Despite partisan fear-mongering over how the COVID-19 pandemic could impact the November election, most voters feel they’ll be safe when voting. This cuts across demographic groups, as well as those who are concerned local officials are not prepared for the elections and those who believe their vote will not be counted accurately.
According to a May/June 2020 RAND Corporation American Life Panel survey, 67% of non-Hispanics, 54% of Hispanics, 86% of Republicans, 64% of Independents, 54% of Democrats, 68% of those who voted in 2016 and/or 2018, 50% of those who did not vote in 2016 and/or 2018, 71% of those who believe local officials are prepared for the elections, 56% of those who believe that local officials are not prepared for the election, 73% of those who believe their votes will be counted accurately, and 50% of those who believe their votes will not be counted accurately feel they will be safe from COVID-19 health risks when they go to the polls this November.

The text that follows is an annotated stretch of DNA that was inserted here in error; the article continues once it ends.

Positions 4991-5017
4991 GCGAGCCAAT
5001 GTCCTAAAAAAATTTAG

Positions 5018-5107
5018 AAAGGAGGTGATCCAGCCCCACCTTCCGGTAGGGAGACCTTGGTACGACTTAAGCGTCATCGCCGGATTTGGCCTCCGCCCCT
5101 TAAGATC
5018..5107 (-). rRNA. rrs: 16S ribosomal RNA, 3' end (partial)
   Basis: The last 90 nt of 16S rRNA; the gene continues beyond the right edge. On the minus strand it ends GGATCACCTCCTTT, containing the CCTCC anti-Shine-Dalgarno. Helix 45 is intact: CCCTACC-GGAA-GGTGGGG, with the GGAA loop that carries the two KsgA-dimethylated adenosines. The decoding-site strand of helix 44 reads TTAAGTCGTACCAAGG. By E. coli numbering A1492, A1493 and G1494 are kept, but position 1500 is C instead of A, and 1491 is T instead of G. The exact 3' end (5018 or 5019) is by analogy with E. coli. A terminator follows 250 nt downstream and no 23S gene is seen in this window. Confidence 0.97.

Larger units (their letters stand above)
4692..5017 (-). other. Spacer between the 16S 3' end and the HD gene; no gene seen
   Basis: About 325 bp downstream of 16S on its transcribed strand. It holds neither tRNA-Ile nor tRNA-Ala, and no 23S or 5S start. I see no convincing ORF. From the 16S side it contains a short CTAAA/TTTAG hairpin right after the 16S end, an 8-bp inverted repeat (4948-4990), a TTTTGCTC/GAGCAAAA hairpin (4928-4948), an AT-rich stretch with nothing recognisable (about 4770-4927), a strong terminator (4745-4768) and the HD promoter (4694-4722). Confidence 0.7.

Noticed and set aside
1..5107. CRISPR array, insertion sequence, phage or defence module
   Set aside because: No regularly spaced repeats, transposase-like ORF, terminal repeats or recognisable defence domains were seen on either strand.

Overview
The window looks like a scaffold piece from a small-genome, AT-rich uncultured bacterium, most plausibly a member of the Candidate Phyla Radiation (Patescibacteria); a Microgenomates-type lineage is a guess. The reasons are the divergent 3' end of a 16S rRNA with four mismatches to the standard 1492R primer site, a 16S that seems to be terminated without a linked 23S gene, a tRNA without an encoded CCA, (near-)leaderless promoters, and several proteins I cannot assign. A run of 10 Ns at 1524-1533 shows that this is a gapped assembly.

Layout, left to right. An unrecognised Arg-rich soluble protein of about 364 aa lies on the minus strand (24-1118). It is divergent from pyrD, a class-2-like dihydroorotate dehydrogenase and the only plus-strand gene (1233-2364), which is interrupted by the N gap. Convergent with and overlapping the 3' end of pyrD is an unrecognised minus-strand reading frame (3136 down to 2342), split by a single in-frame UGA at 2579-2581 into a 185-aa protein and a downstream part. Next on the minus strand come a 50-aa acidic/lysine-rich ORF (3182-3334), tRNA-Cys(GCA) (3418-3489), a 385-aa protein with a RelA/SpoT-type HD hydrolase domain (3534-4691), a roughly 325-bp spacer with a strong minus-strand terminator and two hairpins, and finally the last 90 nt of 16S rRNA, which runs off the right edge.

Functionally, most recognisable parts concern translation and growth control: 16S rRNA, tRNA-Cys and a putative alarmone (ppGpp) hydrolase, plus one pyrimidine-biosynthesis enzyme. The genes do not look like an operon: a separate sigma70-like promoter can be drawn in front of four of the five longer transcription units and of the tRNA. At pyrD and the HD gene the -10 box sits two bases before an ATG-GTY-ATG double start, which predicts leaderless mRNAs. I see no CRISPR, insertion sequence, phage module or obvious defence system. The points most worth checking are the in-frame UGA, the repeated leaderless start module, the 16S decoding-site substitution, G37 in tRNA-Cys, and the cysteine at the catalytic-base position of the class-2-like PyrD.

While voter intent is on par with previous election years and a majority of voters feel safe, RAND’s study does show that about a third of voters are unsure about election integrity, concerned for their physical safety, and/or harbor doubts about the preparedness of election officials. To prevent that number from increasing and depressing overall turnout, state and local officials must undertake an efficient outreach to explain how they’re adapting to new voting methods, taking precautions, and adjusting to pandemic protocols.
“When you think about voting in November 2020, do you feel that you will be safe from risks to your physical health stemming from COVID-19?”